How Plyometrics Can Power Up Your Workouts

How plyometrics can power up your workouts

Modern takes on an old fitness favourite can calibrate your training for an insta-boost of athleticism and strength

SCROLL FITNESS INSTAGRAM and TikTok and you’ll see @jtm_fit doing flying pushups off (or onto!) a stack of dumbbells, @JustFlySports bounding across 20 meters of turf on just…one…leg, and @BrotherFaris doing insane hurdle hops.

It’s a frenetic feed of jumps and leaps and explosive moves that might make you wonder if your own workout needs revving up. And the truth is, this time the fitfluencers are actually onto something. All those viral posts have reintroduced a classic kind of movement called plyometrics, a specialized training modality that pushes your body to essentially jump, land, and then immediately jump again. These high-speed training moves are usually reserved for pro athletes, because the exercises can be very technical (and when performed incorrectly can increase your risk of injury) and sports scientists have long felt there were only marginal benefits for civilians.

But new research reveals that injecting a few plyometric drills into your regular routine can enhance your overall athleticism. “Whether you’re hoping to play pickup hoops or chase your kids around long into midlife, plyometrics makes you more durable for those tasks,” says Paul Fabritz, C.S.C.S., who trains top NBA players like James Harden.

The first-ever plyo drill was originally implemented in the 1960s by Russian track coach Yuri Verkhoshansky, who had athletes jump from a box onto the ground, then jump again, and repeat. Doing plyometrics helped his sprinters find an extra gear in competition thanks largely to improved power production, and over the past few decades, trainers have embraced similar ideas while working with elite athletes.

These same drills can benefit anyone. Plyos teach your body to utilize “elastic energy,” which is stored in your tendons. Picture your ankles before an explosive jump. You start by standing on your tiptoes, Achilles tendons compressed. Then your tendons stretch as you drive your heels into the ground. This loads them with that elastic energy, which then propels you upward, when your ankles rapidly drive off the ground and your tendons “snap” back into place. “Your muscles rev up the moment you hit the floor,” says Fabritz. “And that’s where a lot of the superpower is.”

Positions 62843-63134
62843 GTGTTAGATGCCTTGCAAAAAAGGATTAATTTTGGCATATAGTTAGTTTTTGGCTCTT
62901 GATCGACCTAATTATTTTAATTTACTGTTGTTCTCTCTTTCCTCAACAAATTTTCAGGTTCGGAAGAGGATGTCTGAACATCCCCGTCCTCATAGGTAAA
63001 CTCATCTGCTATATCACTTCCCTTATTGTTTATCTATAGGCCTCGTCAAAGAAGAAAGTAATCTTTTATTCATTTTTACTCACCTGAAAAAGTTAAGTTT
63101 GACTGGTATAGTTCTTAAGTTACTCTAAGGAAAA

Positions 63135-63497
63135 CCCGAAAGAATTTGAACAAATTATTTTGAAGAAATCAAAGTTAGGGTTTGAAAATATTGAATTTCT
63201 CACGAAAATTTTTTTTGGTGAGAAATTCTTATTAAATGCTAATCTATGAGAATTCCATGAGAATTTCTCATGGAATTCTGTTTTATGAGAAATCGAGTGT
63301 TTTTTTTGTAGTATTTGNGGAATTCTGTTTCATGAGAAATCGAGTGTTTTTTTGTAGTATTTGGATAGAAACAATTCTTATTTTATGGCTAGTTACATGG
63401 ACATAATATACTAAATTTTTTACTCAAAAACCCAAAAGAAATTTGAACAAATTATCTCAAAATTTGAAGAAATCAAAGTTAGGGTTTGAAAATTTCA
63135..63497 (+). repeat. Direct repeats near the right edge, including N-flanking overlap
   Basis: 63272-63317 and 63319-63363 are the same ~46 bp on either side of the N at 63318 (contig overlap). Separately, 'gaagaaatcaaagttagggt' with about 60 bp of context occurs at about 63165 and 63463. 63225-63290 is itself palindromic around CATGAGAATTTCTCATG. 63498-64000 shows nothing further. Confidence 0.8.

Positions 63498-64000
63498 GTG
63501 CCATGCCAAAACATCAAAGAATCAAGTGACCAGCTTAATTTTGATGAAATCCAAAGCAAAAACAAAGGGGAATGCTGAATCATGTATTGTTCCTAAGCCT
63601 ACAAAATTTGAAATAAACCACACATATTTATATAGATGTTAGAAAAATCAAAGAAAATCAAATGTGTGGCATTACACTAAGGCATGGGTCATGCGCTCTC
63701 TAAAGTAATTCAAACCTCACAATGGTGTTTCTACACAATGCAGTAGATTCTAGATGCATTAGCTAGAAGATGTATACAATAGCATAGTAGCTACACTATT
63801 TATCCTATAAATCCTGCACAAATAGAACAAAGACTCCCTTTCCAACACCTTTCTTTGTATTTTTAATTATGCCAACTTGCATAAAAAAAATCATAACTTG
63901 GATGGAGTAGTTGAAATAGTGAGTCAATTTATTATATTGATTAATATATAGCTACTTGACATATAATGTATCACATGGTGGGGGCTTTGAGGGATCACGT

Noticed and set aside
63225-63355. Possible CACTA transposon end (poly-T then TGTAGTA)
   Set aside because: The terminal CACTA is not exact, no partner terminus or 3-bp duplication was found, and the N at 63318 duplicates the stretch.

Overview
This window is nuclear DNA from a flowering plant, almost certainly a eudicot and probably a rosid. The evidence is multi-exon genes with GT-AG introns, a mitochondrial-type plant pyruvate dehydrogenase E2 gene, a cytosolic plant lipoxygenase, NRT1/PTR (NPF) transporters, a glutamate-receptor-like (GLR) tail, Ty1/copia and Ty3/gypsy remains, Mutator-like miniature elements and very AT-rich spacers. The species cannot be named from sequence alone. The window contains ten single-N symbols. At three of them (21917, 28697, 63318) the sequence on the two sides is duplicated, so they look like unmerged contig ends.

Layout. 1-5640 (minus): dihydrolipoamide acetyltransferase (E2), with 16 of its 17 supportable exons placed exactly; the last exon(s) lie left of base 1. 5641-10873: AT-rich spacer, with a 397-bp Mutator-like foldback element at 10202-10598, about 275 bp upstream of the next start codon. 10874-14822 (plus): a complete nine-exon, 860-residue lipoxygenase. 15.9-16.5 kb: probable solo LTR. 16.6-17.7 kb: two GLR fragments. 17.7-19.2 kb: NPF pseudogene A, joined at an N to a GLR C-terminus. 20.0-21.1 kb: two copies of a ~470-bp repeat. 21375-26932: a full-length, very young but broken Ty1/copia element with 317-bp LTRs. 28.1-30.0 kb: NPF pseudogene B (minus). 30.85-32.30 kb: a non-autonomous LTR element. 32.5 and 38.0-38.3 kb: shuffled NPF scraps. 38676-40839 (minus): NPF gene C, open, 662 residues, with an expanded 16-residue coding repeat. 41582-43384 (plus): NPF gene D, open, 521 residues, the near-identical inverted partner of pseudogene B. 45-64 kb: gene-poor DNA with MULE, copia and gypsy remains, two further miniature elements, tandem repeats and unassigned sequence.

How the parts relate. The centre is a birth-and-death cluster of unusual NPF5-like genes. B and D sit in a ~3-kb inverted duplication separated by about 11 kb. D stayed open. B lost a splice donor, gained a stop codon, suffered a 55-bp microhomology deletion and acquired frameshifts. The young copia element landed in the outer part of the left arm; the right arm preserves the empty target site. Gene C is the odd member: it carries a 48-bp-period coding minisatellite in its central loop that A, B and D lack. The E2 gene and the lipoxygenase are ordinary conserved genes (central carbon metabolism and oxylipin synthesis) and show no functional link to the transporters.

Mastering plyometric drills sets you up to run and jump with greater power. And these drills indirectly help you build plenty of muscle, too: Plyos recruit your biggest, strongest muscle fibers, priming them to help you push more weight-room poundage. You’re also making your tendons more durable, says Fabritz, which doesn’t always happen in the weight room. He points out that Achilles-tendon ruptures often hit men who strength-train, then play sports. “When gym guys go play basketball, their tendons aren’t used to that spring force,” Fabritz says. “Injuries happen fast.”

None of this has to mean flying pushups onto stacks of dumbbells for you. If you haven’t included jumping or explosive upper-body moves in your training for several years (or ever), start slowly, says Fabritz. Spend your first few weeks doing low-intensity plyometric drills, high-rep moves like jumping rope or mini-pogos. A few minutes of either or both after your warmup (but before your lifting sessions) will ready your connective tissues for higher-stress sessions. “Jump rope for four sets of 30 seconds each,” says Fabritz. “Every workout, add one set until you get to ten sets.”